City Controller Ron Galperin recently released PropertyPanel.LA, an interactive, searchable map of the extensive real-estate portfolio owned by the city of Los Angeles. Galperin, who is nationally recognized for his innovative approach to data-driven governance, joined TPR to expound upon the civic value of data transparency and the transformative potential of LA’s underutilized real estate. Following his interview is an excerpt of his memo to explain how city leadership must better utilize and capitalize on its nearly 9,000 parcels. He emphasizes that publicly owned property must truly work in the service of the public—whether as parkland, as housing, or as a source of revenue.
Your PropertyPanel.LA aims to be a tool, a resource, and a call to action to the city to undertake a more organized, professional, and strategic approach to our valuable shared public assets. In your mind, what triggered the need to do that?
Ron Galperin: I was a real-estate attorney before I became Controller, and I have a brokers’ license. I’ve always been interested in real estate and in the ability that we have to use it to bring tremendous value to the city. This is something that I’ve been wanting to do for a very long time.
The real-estate assets of the city are vast, and they could be delivering a tremendous amount of value to the residents, the businesses, and the taxpayers of LA. It’s long overdue that that happens.
We didn’t do a lengthy report, because those have been done. There have been quite a number of reports in the past about this problem, but nobody had ever actually taken stock of all the properties. I felt that doing so—and putting it in the form of a map, allowing everybody to access it easily—could be a real driver to once and for all address this issue.
The report suggests the creation of a new position: Chief Asset Manager. Elaborate on that notion, and where that manager would be placed.
I think that this is necessary to provide direction on all the aspects of real-estate management—construction, sales, leases, development, joint ventures, etc.
There are several ways the position could be structured, and I think that needs to be discussed by the council and the mayor, with input from lots of different stakeholders in LA. But what’s clear to me is that the General Services Department has not been able to fulfill that role. GSD is focused on building maintenance, for example—not on portfolio management.
I want to see somebody who is not just going to be responsible for doing these things, but who has the authority to do these things. It should be someone with a good amount of private-sector experience, because the mindset it requires is not just about doing RFPs and RFQs. It’s about doing deals.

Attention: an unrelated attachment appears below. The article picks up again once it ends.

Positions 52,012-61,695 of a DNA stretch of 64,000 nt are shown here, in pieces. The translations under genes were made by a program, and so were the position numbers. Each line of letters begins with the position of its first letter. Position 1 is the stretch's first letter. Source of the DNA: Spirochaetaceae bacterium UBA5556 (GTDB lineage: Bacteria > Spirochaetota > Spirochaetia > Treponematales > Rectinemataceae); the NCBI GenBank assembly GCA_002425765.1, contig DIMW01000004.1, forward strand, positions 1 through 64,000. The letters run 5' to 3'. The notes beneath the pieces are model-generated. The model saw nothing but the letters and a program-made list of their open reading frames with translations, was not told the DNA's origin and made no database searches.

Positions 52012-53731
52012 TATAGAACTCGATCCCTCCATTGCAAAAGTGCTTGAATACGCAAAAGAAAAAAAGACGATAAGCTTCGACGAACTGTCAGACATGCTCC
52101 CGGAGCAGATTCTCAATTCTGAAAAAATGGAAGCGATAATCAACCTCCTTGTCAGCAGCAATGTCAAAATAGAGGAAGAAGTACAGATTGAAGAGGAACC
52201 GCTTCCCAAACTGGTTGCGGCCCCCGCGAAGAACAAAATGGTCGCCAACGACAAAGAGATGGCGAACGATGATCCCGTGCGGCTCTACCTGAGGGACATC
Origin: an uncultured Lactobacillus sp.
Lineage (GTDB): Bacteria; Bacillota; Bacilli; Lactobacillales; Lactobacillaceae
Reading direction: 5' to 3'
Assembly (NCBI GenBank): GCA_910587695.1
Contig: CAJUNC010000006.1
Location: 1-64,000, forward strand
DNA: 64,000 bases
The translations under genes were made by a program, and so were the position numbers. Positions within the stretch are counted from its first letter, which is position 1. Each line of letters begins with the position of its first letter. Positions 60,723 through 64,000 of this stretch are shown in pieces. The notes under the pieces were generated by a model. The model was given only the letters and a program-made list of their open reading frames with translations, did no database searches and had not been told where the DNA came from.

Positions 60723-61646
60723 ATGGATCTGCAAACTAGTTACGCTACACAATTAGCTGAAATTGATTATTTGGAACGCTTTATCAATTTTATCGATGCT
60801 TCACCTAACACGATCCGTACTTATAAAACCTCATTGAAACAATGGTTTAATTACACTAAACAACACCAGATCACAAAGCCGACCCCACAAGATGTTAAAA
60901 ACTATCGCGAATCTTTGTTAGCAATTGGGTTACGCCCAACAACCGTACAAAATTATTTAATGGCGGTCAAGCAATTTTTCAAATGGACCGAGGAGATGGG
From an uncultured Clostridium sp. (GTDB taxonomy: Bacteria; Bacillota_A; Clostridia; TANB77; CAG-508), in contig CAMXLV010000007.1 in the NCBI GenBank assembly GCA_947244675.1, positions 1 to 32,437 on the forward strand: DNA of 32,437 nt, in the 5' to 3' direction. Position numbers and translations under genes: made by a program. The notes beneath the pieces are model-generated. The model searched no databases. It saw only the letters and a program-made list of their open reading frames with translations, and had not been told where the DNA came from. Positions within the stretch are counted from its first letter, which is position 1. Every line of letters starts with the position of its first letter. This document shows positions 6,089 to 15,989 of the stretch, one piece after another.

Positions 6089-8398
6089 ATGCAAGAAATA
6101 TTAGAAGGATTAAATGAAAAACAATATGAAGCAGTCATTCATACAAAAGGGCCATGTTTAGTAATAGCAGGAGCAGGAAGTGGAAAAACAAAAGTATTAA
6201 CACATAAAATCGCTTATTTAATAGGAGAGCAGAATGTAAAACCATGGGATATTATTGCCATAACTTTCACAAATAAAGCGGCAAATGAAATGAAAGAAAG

What would be the review process for assessing highest and best uses of public properties?
Given that we’re a public entity, it’s not necessarily about achieving the best use for a property. A property’s “highest use” might be as a commercial development, but that doesn’t mean that the city should be developing that. We want to continue in the vein of properties that serve the public as everything from parks to community gardens to community centers.
There are other properties that are being underutilized—including vacant lots and other commercial, industrial, and retail properties—where we could look at how to achieve higher and better uses.
Your work in office positioned LA as Government Technology’s top “Digital City” in 2014. You were also named one of their “Top 25 Doers, Dreamers, and Drivers” in 2015 for your belief in transparency and data-driven governance. Give us the context for what drives you in this direction.
Data and transparency, in and of themselves, don’t necessarily create efficiency, but they are necessary prerequisites to greater efficiency and accountability.
I’ll be frank: As controller, I cannot audit absolutely every single expense of the city. I would need a staff of thousands of people to do that. Putting the data out there for everybody to see helps to turn everybody into partners in holding the city accountable. It also helps enlist people to drive an agenda for reform, which is what we need.
There’s always an appetite for more revenue in the city, which drives much of its decision-making. How does one manage a portfolio of public assets not only for today, but also for the next generation, and not be overcome by the need for instant revenue in the process?
I don’t believe in selling, leasing, or joint-venturing property just to close a budget gap in a particular year. We have to meet strict standards about the value that the deal will deliver over the long term. Plus, we want to get input from a lot of different stakeholders about the best thing to do with particular properties.
But here’s the thing: The city owns so many properties that even if we did only a somewhat better job with just some of them, we’d be well ahead of where we are now.
After reading the report, how can our audience give you their ideas and input?
They can email email@example.com. I will also be frank and say that there is not yet a great mechanism to take in all of the many wonderful ideas that we are already getting and that will continue to come in. Part of the reason that I wanted to do this was to get the city to act to create that better mechanism.
The mayor’s office, for example, is working on an internal management tool to keep track of more information about these properties than the old Excel documents and lists that the city has kept until now.
The City of Los Angeles—on behalf of its residents and taxpayers—owns a vast portfolio of real estate, encompassing nearly 9,000 distinct parcels within the County of Los Angeles alone. These include parks; libraries; municipal facilities; parking lots, and commercial, industrial, retail, office and residential buildings and vacant land.
It is now more vital than ever that the City maximize the value and opportunity of our real property assets. Properties owned by the City serve many community needs and benefits. There are, however, many properties that are underutilized, and which could better serve the public—be it as public space, revenue-producing income property, low-income housing... and much more. Some properties might benefit from being repurposed by the City, while others could generate more value for Angelenos by being leased, sold or developed by the City, or in public/private partnerships.